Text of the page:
Are you an upper year law student at the University of Victoria? Are you interested in volunteering with PBSC? Here is your opportunity to get your application in early and beat the rush!
The UVic Chapter of Pro Bono Students’ Canada was proud to help facilitate a lunchtime session with the Honourable Judge Christine Lowe. The session was organized by two PBSC volunteers on behalf of the Canadian Civil Liberties Association’s RightsWatch Project in conjunction with the International and Human Rights Law Association.
Over 75 UVic Students and faculty attended the lunchtime session where the Honourable Judge Christine Lowe outlined her experience with access to justice. The Honourable Judge Christine Lowe was appointed as Judge of the Provincial Court on August 4, 2015. Prior to appointment she worked as Crown Counsel in Victoria and Vancouver for 24 years. She articled with the BC Ministry of the Attorney General, and was called to the bar in 1989. She holds a BA in Criminology from SFU and an LLB from UBC. She has a particular interest in grass roots community based solutions to societal problems, Alternative Dispute Resolution, and Restorative Justice.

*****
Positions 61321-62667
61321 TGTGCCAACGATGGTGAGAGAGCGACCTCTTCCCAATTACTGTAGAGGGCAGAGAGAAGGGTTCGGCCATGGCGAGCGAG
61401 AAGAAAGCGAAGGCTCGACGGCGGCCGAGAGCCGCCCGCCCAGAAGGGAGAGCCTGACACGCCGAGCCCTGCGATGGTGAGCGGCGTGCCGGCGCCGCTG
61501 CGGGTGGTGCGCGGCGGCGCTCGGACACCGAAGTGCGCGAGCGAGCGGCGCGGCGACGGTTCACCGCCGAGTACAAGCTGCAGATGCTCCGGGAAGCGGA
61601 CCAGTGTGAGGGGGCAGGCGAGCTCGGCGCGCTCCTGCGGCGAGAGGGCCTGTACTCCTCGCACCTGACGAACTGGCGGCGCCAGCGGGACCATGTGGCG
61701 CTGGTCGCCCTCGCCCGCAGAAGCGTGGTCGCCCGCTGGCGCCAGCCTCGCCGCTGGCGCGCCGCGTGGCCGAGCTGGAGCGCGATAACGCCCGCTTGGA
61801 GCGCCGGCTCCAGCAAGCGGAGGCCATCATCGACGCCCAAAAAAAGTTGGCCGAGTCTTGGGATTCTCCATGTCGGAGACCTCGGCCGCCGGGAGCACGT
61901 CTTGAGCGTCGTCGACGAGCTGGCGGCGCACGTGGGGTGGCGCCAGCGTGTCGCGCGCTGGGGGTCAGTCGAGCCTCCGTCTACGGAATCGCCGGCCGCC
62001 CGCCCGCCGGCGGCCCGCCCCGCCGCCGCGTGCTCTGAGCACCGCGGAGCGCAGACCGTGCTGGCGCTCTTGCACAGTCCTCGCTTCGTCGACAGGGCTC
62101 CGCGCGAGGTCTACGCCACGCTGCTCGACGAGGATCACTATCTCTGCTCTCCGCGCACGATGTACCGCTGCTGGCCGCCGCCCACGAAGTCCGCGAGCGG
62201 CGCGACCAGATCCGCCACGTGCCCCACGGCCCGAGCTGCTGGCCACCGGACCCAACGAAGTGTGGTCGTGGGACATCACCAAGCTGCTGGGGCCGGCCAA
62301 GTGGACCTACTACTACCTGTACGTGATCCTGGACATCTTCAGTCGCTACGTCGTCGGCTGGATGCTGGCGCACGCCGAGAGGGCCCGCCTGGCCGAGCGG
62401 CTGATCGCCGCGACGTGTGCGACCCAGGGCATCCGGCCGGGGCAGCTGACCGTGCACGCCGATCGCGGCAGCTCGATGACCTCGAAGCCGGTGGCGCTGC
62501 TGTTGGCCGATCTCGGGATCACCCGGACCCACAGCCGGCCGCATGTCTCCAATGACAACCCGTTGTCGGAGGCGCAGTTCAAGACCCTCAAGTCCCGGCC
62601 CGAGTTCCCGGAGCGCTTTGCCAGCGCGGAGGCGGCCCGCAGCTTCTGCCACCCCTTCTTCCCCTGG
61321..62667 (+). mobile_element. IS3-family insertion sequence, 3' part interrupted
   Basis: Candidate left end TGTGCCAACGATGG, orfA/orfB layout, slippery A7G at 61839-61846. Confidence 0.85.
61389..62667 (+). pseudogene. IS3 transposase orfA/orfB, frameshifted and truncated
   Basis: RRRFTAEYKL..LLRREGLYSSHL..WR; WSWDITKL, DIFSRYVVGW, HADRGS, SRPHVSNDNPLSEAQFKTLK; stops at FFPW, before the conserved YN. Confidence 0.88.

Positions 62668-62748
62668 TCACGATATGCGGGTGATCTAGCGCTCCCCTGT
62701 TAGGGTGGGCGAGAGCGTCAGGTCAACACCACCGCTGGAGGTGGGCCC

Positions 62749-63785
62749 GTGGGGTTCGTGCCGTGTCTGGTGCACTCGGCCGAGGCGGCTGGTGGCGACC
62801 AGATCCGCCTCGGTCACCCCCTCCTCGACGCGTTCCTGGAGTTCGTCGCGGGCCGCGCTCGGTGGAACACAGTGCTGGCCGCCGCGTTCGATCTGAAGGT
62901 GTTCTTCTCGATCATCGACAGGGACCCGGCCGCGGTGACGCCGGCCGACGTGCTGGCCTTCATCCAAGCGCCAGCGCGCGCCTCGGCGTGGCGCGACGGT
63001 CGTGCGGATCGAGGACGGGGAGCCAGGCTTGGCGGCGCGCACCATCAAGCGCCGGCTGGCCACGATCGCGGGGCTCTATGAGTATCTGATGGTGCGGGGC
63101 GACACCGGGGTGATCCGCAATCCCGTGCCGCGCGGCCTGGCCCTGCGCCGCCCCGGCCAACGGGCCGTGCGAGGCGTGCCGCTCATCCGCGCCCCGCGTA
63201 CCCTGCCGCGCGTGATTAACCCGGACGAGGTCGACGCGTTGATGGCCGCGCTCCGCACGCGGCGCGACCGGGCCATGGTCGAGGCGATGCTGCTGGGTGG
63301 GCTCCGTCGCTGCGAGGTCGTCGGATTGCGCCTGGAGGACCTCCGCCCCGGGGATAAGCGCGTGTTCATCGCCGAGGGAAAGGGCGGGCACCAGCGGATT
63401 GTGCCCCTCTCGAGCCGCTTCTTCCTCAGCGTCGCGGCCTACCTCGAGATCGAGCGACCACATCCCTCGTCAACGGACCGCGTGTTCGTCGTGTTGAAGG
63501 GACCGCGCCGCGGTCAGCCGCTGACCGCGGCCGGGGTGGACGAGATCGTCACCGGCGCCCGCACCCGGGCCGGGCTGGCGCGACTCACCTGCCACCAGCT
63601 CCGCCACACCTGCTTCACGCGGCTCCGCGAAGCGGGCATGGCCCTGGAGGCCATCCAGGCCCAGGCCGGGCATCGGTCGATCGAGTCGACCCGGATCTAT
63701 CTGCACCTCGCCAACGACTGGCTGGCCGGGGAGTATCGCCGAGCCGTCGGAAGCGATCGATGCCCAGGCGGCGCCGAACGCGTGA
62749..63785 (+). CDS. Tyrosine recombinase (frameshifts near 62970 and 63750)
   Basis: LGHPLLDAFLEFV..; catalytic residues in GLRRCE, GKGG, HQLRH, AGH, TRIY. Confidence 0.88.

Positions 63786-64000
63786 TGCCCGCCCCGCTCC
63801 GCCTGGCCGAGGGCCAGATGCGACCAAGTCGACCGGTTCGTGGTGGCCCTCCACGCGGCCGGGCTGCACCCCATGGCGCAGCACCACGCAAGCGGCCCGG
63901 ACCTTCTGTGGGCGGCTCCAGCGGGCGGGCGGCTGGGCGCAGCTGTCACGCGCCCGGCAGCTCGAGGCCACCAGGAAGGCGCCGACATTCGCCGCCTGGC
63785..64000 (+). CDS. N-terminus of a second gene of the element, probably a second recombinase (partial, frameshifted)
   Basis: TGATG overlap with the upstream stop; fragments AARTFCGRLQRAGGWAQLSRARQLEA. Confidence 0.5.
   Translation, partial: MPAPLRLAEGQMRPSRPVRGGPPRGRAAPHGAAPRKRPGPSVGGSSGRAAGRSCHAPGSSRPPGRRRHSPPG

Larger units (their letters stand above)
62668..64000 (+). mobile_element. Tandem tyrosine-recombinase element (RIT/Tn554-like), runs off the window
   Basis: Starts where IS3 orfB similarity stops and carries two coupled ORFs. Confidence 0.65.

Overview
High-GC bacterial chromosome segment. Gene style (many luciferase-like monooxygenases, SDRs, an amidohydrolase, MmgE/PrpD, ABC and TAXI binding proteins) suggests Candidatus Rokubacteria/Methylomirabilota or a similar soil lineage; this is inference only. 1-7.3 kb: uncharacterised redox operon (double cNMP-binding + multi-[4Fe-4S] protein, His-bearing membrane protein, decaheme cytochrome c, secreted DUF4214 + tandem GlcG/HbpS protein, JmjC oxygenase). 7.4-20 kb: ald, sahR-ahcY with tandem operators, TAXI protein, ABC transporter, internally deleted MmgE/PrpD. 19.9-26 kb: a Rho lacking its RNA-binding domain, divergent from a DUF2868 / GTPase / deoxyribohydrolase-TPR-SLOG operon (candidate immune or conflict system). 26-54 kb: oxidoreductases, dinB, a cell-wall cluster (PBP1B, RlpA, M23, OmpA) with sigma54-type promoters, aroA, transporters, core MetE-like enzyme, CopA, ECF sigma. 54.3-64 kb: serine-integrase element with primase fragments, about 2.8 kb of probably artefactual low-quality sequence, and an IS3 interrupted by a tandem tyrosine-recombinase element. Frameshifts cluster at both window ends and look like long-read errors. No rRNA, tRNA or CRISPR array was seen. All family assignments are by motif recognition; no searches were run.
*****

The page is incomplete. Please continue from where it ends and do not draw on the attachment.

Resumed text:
If you enjoyed this lunchtime presentation, and would like more information on access to justice in BC and across Canada, check out the RightsWatch Blog or the TalkRights Portal. Or, if you’d like to be involved in planning further events like this for UVic Students, be sure to sign up next year as a PBSC Volunteer.
The Canadian Civil Liberties Association – Pro Bono Students Canada RightsWatch Blog and the International and Human Rights Law Association are excited to present as a special guest the Honourable Judge Christine Lowe from the Provincial Court of British Columbia on Wednesday, February 24 to speak to us about her experiences and views on access to justice from her perspective as a prosecutor and now as a judge. Her presentation will be followed by a Q&A Session.
The Honourable Judge Christine Lowe was appointed as Judge of the Provincial Court on August 4, 2015. Prior to appointment she worked as Crown Counsel in Victoria and Vancouver for 24 years. She articled with the BC Ministry of the Attorney General, and was called to the bar in 1989. She holds a BA in Criminology from SFU and an LLB from UBC. She has a particular interest in grass roots community based solutions to societal problems, Alternative Dispute Resolution, and Restorative Justice.
Everyone is welcome to join us in room 158 at lunch (12:00 pm – 1:00pm). Pizza lunch will be served.